Thursday, June 15, 2006

Prayer – the cry for the kingdom


From chapter 2 of Prayer – the cry for the kingdom, by Stanley Grenz [revised edition], published by Eerdmans 2005

The central question that a helpful theological account of prayer must address [is] How do our petitions elicit God’s response? How does the cry for the kingdom occasion the in-breaking of the kingdom?
Our starting point in responding to this question must lie in a particular understanding of petition. Let me state it in this manner: petition is the laying hold of and the releasing of God’s willingness and ability to act in accordance with God’s will and purpose on behalf of creation, which God loves. This means that petition is not ‘the attempt of human importunity to overcome divine reluctance,’ to cite the words of E G Knapp-Fisher. Rather, as John Bunyan said, petition is ‘a sincere, affectionate pouring out of the heart or soul to God, through Christ, in the strength and assistance of the Holy Spirit, for such things as God has promised, or according to his word, for the good of the church, with submission in faith to the will of God.’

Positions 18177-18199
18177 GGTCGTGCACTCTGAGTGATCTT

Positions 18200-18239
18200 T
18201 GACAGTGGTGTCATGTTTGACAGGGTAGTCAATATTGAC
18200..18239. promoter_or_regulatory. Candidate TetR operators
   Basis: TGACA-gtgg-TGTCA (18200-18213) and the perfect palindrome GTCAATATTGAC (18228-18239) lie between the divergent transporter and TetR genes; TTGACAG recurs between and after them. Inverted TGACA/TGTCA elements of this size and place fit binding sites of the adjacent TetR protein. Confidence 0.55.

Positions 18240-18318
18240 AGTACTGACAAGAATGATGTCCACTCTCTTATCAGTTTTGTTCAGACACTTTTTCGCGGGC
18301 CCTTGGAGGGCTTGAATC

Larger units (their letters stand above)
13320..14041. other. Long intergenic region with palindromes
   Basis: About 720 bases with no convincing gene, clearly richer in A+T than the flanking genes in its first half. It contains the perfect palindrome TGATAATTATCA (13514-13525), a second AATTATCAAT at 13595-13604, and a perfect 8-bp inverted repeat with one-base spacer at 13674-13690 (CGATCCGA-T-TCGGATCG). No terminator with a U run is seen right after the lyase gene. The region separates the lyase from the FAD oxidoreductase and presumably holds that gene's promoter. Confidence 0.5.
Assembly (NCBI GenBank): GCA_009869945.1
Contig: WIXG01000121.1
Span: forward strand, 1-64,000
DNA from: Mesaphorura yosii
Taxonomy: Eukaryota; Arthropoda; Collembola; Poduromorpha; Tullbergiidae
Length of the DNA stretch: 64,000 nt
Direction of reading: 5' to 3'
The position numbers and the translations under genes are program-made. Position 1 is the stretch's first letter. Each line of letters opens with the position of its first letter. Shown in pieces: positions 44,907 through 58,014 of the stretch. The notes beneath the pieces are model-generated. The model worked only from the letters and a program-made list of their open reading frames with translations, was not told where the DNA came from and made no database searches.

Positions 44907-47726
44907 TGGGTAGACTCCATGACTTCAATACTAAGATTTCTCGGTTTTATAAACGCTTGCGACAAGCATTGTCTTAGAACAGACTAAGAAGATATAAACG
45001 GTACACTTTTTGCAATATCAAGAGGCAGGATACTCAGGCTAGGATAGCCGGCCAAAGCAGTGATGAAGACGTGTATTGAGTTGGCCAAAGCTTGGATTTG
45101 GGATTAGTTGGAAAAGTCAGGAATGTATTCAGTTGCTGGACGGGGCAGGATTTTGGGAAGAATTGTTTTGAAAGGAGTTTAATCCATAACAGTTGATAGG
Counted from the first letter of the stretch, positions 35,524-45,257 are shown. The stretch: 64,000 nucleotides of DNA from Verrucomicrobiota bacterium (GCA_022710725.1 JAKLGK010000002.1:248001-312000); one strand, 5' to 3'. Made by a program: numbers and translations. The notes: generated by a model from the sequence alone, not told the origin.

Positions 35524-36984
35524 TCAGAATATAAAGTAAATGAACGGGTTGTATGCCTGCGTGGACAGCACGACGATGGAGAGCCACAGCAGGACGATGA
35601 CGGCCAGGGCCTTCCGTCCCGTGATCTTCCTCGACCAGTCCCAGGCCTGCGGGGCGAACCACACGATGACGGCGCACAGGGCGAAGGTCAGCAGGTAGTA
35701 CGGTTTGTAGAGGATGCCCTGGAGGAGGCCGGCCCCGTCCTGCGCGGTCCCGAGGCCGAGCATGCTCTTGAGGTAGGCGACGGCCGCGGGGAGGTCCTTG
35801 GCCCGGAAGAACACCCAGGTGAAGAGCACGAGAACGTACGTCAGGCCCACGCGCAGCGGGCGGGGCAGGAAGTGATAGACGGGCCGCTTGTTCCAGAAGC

Several phrases in the description that I offered in the previous paragraph require further elaboration. To say that ‘petition is laying hold of’ is to declare that by means of prayer the pray-er taps into the power and willingness of God. Prayer occasions something being released from God. This ‘something’ is twofold – ‘God’s willingness’ and ‘God’s ability’. In making this claim, I am presupposing a specific understanding of God’s nature. I am assuming that God is both willing and able to act on behalf of creation. I am declaring that God is loving in disposition and sovereign or omnipotent in power. God is both predisposed toward wanting what is good for us and able to meet any situation that we might face.

Many Christians would acknowledge that in the crucible of life it is not always easy to believe that God is both loving and all-powerful. Life situations tempt us to doubt either God’s willingness (love) or God’s ability (omnipotence). Prayer then becomes the struggle to accept these two aspects of what we confess to be true about God. The goal of prayer becomes that of bringing the pray-er to the point of genuine faith. When prayer has done its work, we come to trust anew this loving, powerful God.
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